[S]ince politics are everywhere, I wonder how being a libertarian squares with being a devout Catholic. Sincere inquiries from an apostate.
Martin Grace has responded here, and may have more to say later. I have no qualifications to address this question myself, and I wouldn't even bring the matter up if I hadn't stumbled last night upon an Example From Literature that may be relevant.
Yesterday, I posted a quotation from Giuseppe Tomasi di Lampedusa's novel, The Leopard, which is my evenings' reading this week. The book follows a Sicilian prince, Don Fabrizio of the House of Salina, during the early 1860s, as Garibaldi and company bring about the ouster of the Bourbon monarchy and the unification of Italy, with the accompanying rise of the bourgeoisie and decline of the old nobility. Among those attached to the Prince is the Jesuit Father Pirrone. In the latter part of the book, Father Pirrone takes a few days away from Palermo to visit the tiny hamlet of San Cono, where he was born. San Cono, we are told, is today "thanks to the bus . . . almost a satellite star in the solar system of Palermo, but a century ago belonged as it were to a planetary system of its own, being four or five cart-hours from the Palermo sun."
In the evening in San Cono, Father Pirrone sits in his room talking with a group that includes a local herbalist. The conversation turns to the changes being brought about by the post-unification regime. Father Pirrone advises that they all must "face up to the reality of this atheist and rapacious Italian state now in formation, to these laws of expropriation, to conscription which would spread from Piedmont all the way down here, like cholera. 'You'll see,' was his not very original conclusion, 'you'll see they won't even leave us eyes to weep with.'"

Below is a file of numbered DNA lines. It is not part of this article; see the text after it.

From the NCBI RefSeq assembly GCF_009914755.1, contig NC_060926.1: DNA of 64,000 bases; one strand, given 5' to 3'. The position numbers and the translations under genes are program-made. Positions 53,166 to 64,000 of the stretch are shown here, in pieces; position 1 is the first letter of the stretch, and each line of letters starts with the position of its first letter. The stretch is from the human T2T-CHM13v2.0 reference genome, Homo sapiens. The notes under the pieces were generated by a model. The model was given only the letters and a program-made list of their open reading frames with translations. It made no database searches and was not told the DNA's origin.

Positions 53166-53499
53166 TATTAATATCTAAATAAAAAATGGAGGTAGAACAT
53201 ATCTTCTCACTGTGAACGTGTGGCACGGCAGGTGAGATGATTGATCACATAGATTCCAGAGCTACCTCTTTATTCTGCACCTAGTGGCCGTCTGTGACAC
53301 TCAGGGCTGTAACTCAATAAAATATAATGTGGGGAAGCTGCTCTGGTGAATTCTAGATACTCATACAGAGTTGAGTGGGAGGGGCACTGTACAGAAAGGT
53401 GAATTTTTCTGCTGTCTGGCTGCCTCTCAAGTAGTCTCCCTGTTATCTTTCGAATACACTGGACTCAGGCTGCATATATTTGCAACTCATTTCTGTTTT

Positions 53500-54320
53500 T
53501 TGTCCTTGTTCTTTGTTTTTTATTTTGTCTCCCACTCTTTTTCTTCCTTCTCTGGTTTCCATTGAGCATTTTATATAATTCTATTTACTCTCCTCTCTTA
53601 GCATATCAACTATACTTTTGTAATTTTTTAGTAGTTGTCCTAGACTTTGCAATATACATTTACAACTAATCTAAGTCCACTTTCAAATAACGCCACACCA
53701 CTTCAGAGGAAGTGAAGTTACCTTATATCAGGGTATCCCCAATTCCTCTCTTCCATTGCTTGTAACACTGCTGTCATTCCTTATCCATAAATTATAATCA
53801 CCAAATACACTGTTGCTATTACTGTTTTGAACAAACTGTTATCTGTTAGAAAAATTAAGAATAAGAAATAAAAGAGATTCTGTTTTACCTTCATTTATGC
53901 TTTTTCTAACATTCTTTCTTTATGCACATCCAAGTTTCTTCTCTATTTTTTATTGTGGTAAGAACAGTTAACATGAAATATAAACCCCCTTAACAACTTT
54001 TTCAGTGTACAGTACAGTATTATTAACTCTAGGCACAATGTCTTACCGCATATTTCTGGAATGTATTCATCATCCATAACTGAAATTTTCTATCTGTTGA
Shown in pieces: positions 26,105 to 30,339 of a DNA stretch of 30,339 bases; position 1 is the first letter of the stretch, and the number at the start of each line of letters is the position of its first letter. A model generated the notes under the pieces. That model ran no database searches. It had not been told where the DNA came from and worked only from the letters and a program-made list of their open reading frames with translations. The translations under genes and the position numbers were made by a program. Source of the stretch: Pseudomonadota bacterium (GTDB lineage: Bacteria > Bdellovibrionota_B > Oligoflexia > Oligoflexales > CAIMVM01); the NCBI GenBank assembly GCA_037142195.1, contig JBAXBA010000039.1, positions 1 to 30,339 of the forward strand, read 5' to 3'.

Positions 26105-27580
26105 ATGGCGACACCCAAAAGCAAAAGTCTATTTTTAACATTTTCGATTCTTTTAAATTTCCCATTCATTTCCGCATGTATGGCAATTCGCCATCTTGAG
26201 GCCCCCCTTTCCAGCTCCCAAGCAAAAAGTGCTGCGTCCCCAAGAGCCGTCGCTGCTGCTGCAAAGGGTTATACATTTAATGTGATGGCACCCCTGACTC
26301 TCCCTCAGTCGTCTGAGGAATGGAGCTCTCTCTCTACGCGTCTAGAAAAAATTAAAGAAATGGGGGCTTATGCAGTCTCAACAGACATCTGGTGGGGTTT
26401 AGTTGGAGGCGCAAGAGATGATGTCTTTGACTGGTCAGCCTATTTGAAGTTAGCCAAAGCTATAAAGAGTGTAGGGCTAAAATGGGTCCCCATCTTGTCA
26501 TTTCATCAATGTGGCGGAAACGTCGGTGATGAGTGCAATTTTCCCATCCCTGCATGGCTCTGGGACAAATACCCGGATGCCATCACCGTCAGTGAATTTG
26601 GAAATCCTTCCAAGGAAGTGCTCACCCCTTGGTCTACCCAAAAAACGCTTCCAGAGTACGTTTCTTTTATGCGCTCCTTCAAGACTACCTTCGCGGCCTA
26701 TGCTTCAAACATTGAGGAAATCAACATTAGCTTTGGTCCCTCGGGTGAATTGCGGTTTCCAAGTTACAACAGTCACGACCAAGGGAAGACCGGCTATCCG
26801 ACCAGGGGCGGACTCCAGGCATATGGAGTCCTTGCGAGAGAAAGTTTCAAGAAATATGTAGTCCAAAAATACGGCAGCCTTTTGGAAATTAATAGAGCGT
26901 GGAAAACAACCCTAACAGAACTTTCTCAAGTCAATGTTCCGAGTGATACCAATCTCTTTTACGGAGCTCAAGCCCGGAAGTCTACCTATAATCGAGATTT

These words were followed by the traditional chorus of rustic complaints. The Schiró brothers and the herbalist already felt the new fiscal grip; the former had had extra contributions and additions here and there, the latter an overwhelming shock: he had been called to the Town Hall and told that if he didn't pay twenty lire every year he wouldn't be allowed to sell his potions. 'But I go and gather the grasses, these holy herbs God made, with my own hands in the mountains, rain or shine, on certain days and nights of the year. I dry them in the sun, which belongs to everybody, and I grind them myself, with my own grandfather's mortar. What have you people at the Town Hall to do with it? Why should I pay you twenty lire? Just for nothing like that?'
Thus literature teaches us that even a good, simple 19th century Sicilian Catholic prefers his God-given liberty to the petty depredations of the state. Next question, please.